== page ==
Hey ya’ll, it’s the ARM Dude here. I just finished a conversation with a prospect regarding the systems they use to manage their operations. It was a discussion that mirrored many others that I have had during my 25+years in the IT industry. Each occurrence left me thinking about some lessons my late father taught me many years ago.

My father was an auto mechanic that worked on a commission basis. I remember watching him bring old carburetors home so that he could practice rebuilding them. BLINDFOLDED! He would put on a blindfold, tear the carburetor down, clean everything, and then rebuild it. He would time himself as he did this so that he could measure his improvement each time. He was blind in one eye so the first time I saw him do this I thought he might be losing the sight in his other eye. I remember him laughing when I asked if he was going blind. He then provided me with a very simple but true explanation. “Time is money, boy. I get paid more when I fix more cars.” Through this unusual practice he was eliminating the inefficiencies that would impact his ability to achieve maximum earnings.

I began working for my dad as a helper during the summers while in high school. One of the first things I noticed is that he had more tools than any of the other mechanics. He kept adding to this collection each time a sales rep for one of the tool companies would visit the shop. I was curious why he was spending so much money on tools, some of which were quite expensive, when I didn’t see the other mechanics doing the same. Again his answer was rather simple, “You have to spend money to make money”. He further explained that he didn’t buy tools just to buy tools. Instead he bought tools that would allow him to further reduce the time to complete a specific repair. This would result in higher earnings that would pay for the tools several times over during the course of their use.

He would always troubleshoot the problems with a car when we brought it into the stall for repair. He would then tell me how to do the repair and the tools to use before starting to troubleshoot the next car to be fixed. I was amazed at his ability to pinpoint the problem after hearing it run or after a short test ride. I wanted to learn how to do this as well but he told me that we would go to that step once I learned how to use my tools effectively. He then pointed out that I was still learning how to determine which tool was the best to use for a particular task. A non-mechanical example he provided was that there were multiple tools that could be used to dig a hole. The purpose and size of the hole would help determine the proper tool. A hand trowel would be fine if I was digging the hole for a small plant, a shovel would be better for a bigger hole, but a backhoe would be needed to dig a large trench. All three tools were capable of digging the trench but it would take much more effort and time to use anything other than a backhoe.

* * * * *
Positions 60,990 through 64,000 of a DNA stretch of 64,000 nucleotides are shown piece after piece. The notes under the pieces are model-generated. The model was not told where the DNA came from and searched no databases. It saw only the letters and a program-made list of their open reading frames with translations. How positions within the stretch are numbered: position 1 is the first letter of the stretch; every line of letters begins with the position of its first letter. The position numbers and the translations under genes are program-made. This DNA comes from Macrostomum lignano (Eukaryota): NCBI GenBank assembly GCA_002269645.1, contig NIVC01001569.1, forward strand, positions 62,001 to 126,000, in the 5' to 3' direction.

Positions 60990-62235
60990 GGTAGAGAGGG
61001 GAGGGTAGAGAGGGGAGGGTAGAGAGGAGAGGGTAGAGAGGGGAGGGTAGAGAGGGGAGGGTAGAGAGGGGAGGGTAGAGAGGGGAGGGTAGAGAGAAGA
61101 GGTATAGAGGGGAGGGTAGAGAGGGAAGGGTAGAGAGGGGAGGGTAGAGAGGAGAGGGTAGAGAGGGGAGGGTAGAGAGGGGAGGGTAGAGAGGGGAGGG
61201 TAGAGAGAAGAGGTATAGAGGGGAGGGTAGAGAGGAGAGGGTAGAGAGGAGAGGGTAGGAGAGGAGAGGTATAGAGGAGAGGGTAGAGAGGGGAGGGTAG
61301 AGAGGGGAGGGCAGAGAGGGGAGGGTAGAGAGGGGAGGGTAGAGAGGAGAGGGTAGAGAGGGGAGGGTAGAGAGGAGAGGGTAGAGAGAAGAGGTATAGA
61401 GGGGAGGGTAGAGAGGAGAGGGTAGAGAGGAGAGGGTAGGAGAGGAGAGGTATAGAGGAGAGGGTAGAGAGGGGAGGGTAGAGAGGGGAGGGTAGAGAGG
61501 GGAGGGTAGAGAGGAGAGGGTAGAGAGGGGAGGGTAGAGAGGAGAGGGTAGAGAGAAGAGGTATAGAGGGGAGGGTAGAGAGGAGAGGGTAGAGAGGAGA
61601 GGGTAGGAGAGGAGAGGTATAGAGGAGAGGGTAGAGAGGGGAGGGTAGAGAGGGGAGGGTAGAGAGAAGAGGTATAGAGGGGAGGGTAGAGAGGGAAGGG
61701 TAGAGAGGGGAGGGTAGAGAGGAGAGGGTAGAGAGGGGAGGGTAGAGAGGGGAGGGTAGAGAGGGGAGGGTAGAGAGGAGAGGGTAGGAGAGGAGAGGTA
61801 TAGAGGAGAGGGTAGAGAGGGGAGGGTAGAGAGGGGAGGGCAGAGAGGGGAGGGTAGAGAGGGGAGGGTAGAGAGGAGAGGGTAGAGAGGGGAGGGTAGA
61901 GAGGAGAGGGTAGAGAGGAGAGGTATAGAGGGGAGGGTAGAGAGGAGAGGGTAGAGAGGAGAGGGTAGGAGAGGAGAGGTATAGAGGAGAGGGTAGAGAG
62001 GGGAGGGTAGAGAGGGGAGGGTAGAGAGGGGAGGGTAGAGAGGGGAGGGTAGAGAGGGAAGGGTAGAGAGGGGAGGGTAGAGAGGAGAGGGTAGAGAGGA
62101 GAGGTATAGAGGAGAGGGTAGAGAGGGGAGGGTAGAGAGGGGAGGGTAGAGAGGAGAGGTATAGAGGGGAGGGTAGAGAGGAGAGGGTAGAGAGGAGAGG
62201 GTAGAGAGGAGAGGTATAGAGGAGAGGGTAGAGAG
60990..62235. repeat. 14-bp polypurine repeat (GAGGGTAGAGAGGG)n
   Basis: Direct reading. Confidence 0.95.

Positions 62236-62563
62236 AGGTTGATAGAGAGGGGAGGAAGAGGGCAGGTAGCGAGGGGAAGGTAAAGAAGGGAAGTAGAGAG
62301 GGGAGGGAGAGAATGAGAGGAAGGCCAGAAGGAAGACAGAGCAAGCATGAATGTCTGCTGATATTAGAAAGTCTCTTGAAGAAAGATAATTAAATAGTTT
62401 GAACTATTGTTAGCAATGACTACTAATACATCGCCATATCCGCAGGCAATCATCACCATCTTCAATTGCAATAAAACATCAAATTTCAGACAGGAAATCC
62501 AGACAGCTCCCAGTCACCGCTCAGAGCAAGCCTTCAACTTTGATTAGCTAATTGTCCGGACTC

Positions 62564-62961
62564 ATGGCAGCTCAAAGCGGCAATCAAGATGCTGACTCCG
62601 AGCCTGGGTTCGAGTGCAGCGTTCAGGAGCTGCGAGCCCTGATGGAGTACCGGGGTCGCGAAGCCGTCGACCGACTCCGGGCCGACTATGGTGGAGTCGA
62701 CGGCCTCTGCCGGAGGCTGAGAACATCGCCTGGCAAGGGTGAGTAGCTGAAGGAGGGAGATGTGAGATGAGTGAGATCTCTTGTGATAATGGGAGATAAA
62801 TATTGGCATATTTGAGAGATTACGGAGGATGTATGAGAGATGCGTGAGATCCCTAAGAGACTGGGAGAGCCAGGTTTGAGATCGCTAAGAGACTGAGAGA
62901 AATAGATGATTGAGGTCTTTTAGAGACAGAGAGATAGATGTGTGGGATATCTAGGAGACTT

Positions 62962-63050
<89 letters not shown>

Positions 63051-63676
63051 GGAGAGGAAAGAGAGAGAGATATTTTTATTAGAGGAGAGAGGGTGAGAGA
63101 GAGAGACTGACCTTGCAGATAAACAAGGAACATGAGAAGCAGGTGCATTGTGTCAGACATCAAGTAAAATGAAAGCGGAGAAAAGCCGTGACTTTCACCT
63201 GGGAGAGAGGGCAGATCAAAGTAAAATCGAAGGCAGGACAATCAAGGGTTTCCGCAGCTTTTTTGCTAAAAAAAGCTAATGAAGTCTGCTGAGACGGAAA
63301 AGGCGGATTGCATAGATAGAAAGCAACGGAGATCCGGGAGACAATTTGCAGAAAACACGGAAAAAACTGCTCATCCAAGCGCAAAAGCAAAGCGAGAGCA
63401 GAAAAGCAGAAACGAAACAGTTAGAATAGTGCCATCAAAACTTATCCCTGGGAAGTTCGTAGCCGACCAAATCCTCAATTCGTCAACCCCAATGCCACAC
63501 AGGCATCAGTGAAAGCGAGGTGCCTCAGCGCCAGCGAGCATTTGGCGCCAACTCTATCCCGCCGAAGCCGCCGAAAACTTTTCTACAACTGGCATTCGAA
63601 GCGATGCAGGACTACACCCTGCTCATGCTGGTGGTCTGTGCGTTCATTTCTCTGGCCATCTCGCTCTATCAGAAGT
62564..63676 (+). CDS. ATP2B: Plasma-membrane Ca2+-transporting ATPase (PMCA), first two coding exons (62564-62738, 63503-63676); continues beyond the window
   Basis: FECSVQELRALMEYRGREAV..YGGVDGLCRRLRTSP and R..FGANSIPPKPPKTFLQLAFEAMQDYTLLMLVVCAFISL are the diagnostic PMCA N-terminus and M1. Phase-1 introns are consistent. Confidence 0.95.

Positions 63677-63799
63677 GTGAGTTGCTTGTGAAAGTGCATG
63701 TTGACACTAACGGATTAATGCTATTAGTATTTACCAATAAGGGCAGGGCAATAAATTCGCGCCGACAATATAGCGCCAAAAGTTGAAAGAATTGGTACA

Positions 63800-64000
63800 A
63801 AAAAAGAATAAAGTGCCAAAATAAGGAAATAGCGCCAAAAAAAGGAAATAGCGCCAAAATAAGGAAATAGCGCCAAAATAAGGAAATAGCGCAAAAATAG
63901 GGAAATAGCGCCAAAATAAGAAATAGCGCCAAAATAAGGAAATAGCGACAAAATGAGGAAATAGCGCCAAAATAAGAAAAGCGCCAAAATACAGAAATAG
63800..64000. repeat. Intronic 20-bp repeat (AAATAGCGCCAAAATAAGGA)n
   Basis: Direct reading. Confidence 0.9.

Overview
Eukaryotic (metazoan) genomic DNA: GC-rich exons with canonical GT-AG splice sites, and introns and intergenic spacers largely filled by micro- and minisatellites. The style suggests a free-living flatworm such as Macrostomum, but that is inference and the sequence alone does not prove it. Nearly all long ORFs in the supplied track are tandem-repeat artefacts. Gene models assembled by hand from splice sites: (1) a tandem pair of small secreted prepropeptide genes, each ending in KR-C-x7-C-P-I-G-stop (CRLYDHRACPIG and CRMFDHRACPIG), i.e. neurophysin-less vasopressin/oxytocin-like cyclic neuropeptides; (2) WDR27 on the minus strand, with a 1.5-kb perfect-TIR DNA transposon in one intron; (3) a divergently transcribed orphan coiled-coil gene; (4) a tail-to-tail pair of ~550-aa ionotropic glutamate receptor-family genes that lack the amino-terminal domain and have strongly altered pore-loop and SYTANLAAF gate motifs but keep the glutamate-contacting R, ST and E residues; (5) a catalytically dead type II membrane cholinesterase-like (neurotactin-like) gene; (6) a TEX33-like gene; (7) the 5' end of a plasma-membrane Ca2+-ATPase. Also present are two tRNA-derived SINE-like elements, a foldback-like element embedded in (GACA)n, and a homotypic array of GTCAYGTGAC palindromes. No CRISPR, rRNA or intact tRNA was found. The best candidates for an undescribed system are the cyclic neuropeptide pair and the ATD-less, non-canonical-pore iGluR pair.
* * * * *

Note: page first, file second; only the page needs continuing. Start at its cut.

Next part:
Dad brought all of these lessons together for me one day when he showed me a report that indicated he was fixing two to three times more cars than any of the other mechanics. His explanation for this was that he spent his time and money on eliminating inefficiencies and adding tools that increased output. However, the other mechanics were reluctant to do the same because they placed more value on their knowledge than they did their tools or processes. Their knowledge would help them fix cars and keep them employed but it alone could not provide a significant increase in their output.

The prospect that I mentioned in the opening of this blog reminds me of those other mechanics. It is a successful business but growth has stagnated. The owner is satisfied with the current state of the business yet our discussions revealed numerous issues that could be equated to digging a swimming pool with a shovel. The jobs were getting done because his hard working staff was diligent in their efforts. There was no perceived value in changing processes or adding tools as long as this was the case. I left the discussion feeling deflated because I recognized a business that needs help but was not ready to accept it. It made me want to shout, “It’s time to drop the shovel and put on the blindfold!”